Pastel-colored buildings cascade to a shoreline fringed by the Mediterranean Sea. Warm breezes drift down from the forested hills in the background. The streets are a maze of tiny alleys, winding stairs and panoramic view terraces. This place feels French. But there’s an Italian hint, too.
It’s the town of Menton, the last stop on the Côte d’Azur before Italy.
In my quest for a new base in Europe, I spent time in Cannes and Antibes. Cannes, although charming, was too modern and too glitzy for my tastes. Antibes with its historic buildings, old city walls, and artsy credentials suited me better. I wasn’t sure what to expect with Menton. What I discovered was a hidden gem.
The town is famous for its mild micro-climate, one of the warmest spots in France in winter. And for its citrus fruits, especially lemons. The town hosts an annual Fête du Citron, where tons of oranges and lemons are used to build up huge sculptures of dragons, elephants, even trains.
The mild climate first put Menton on the map as a destination in the 1860s. An English doctor, suffering from tuberculosis, thought the town would be a “quiet corner” to die in. Instead, his health improved. He wrote a book about his experiences, and voila! Menton became a fashionable wellness retreat.
In 1861, the town had three hotels. By 1875, it boasted 30. Many were elaborate “palace hotels” designed to cater to the seriously rich. They featured modern conveniences (hot water, elevators, electricity, en-suite bathrooms). And lavish ballrooms, exotic gardens, and opulent interiors. The famous César Ritz managed one of these hotels.
Queen Victoria, W.B. Yeats, Russian aristocrats…they all came to Menton.
Today, the town is not as well known. The palace hotels are mostly apartment buildings these days. The rich and famous head to Monaco, to Cannes, to Cap d’Antibes. And “regular” travelers usually skip Menton on their Riviera trip. They don’t know what they’re missing.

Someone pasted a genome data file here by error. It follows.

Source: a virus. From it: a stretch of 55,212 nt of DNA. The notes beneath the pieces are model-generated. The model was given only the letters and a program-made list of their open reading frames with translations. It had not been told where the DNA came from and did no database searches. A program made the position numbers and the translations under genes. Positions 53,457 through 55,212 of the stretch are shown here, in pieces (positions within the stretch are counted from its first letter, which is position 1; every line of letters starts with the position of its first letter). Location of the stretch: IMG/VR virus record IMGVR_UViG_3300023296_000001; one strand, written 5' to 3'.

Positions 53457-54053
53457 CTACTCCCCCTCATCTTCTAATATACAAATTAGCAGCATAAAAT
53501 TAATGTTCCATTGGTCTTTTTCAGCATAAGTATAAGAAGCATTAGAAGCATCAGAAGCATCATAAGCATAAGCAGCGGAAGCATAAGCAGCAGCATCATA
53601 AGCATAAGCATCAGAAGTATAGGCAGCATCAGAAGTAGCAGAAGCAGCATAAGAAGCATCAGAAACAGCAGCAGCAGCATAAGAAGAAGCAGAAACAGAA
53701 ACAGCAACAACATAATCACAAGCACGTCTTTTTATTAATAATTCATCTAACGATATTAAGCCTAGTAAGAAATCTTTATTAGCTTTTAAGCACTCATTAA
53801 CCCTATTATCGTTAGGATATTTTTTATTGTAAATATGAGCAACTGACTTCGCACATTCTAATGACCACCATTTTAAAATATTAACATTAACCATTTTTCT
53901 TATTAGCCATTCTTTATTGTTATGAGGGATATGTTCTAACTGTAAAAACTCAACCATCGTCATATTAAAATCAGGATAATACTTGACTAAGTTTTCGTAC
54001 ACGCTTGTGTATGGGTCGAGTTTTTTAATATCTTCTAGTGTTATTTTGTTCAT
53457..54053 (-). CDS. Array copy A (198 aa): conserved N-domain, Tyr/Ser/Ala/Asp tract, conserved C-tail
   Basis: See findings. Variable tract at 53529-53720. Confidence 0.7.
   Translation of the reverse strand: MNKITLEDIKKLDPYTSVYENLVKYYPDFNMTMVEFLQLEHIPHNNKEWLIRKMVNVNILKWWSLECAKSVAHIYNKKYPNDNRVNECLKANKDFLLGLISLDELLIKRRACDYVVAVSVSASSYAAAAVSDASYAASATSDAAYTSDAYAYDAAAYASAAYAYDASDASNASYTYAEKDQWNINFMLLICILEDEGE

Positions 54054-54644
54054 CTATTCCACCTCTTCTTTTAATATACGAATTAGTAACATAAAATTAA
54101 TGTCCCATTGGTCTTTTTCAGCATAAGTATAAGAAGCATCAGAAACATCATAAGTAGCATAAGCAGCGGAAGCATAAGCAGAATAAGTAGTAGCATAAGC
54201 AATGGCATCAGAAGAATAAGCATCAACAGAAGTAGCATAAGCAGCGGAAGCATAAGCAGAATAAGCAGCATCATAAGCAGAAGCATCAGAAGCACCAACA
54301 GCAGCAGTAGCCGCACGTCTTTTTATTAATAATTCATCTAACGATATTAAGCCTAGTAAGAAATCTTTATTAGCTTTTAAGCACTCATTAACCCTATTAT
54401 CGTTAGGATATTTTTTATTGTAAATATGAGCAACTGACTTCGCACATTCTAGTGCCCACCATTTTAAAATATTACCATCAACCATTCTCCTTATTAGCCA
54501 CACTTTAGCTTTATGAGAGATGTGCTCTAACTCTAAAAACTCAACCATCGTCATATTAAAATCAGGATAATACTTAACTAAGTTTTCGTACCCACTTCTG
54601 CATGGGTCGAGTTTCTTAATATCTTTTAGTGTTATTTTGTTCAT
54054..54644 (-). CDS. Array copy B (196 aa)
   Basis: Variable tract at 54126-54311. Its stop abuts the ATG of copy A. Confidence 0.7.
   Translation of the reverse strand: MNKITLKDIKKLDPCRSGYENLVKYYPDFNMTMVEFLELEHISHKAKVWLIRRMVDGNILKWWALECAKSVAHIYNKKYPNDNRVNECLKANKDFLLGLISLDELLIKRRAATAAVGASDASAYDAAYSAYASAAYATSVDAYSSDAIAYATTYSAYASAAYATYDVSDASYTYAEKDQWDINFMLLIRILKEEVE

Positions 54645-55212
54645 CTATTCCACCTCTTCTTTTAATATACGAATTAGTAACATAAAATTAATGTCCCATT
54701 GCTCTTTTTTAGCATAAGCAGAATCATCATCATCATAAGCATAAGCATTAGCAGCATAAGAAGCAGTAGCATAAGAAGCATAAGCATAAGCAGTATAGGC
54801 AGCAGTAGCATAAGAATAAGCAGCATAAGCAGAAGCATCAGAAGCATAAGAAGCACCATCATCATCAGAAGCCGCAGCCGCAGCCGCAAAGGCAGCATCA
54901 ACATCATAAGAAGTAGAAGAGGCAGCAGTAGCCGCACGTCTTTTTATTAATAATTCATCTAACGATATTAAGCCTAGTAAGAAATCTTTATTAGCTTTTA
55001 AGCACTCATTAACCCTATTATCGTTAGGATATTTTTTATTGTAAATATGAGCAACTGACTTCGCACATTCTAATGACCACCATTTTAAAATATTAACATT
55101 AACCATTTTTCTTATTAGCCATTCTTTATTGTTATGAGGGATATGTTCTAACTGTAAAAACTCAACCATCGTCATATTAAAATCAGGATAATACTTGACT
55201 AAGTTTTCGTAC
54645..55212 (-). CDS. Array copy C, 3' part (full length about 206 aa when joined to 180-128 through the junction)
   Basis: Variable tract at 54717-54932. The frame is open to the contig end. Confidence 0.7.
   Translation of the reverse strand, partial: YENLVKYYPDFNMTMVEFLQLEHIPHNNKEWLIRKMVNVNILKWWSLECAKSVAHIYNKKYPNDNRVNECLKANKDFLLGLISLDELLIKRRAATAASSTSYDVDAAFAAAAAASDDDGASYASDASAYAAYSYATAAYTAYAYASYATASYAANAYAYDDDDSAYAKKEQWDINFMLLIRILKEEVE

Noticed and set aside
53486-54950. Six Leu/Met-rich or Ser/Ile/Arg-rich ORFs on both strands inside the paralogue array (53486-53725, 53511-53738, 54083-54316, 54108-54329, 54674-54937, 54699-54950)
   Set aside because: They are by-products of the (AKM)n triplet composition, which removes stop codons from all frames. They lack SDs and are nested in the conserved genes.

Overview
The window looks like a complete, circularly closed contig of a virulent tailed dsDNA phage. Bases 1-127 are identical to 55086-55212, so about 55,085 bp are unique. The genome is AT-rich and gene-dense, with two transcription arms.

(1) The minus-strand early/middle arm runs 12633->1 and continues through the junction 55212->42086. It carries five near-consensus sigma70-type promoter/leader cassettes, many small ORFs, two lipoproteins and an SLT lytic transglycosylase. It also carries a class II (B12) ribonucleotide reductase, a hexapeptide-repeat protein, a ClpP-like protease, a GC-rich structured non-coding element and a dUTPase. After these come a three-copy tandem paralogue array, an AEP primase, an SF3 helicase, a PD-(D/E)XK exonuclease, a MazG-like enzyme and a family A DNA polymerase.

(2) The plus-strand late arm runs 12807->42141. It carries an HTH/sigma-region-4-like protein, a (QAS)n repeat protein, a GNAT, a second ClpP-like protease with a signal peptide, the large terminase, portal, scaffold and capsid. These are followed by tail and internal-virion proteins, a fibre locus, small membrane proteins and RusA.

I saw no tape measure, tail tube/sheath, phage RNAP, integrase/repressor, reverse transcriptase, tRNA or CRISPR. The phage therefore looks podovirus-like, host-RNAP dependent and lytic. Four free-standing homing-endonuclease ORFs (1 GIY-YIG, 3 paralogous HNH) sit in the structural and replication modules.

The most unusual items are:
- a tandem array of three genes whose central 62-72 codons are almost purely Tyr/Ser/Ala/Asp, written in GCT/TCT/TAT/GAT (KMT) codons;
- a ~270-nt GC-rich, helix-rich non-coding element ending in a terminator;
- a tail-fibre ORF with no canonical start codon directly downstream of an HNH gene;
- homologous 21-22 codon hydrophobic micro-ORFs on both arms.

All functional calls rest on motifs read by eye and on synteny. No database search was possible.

The seaside promenade goes to the Italian border.
Menton is known as the Pearl of France. It’s a small town of around 30,000 people with a lovely historic center and civic buildings—the town hall’s marriage room is decorated with frescoes by Jean Cocteau. You’ll see other works by the artist at the Cocteau Museum and the Bastion Museum—drawings, paintings, ceramics, tapestries. The town’s seaside promenade goes from the Italian border on one side to the neighboring town of Roquebrune-Cap-Martin. Menton’s beaches range from pebbly to sand, and the sea is that incomparable and inviting shade of Mediterranean blue. Most mornings, you’ll come across people relaxing on the promenade with coffee and a newspaper.
On the weekends, parts of the main drag through town are closed to traffic and fill with folks out on their bikes, scooters, and skates.
At the marina you can hire kayaks and canoes or take sailing lessons. From Plage des Sablettes, you can watch schoolkids learn how to raise a sail, navigate waves, and tack around a little inlet.
Menton isn’t where you’d go for a buzzing nightlife scene. It’s much more sedate (which suits me fine!). Like much of France, it’s fantastic for food. There are dozens of cafés and restaurants, bakeries, and ice cream parlors. There’s a 3-star Michelin restaurant, Mirazur, ranked number one in the Restaurant Top 50 in 2019. Inside the town’s traditional covered market, you’ll find locally produced cheese and butter, bread, fruits and vegetables, preserves, mountain honey. It’s busy with locals picking up what’s fresh and in season, whether that’s white asparagus or creamy avocado.
What I enjoyed most was tracking down the palace hotels and the countless historic buildings around town. The palace hotels are huge and impressive, many with cupolas, turrets, crenellations, and lofty terraces. Everywhere you go, there’s something to draw you in and make you want to explore more. One caveat, though: Menton is not a market where you’ll find cheap bargains.
For $251,000, there’s a new one-bed apartment close to shopping, the beach, and all amenities. It’s small, only 312 square feet. But the bonus is a private patio garden of 225 square feet which offers additional living space.
Proximity to the beach and a view bump up the price. For $501,000 you can buy a 753-square-foot apartment in the town center with a sea view from one of the two terraces. The apartment is dated, though, and needs a remodel.
If you’re planning a trip to the French Riviera and you’re not looking for movie festivals, mega yachts, or blingy nightlife, put Menton on your itinerary. I think you’ll be pleasantly surprised, as I was. I can see why so many French retirees make it their home. For looks, appeal, and quality of life, it’s hard to beat.
Margaret Summerfield is Ronan Mc Mahon’s Senior Researcher at RETA. Sign up to the free e-letter, Your Overseas Dream Home at: IntLiving.com/retmag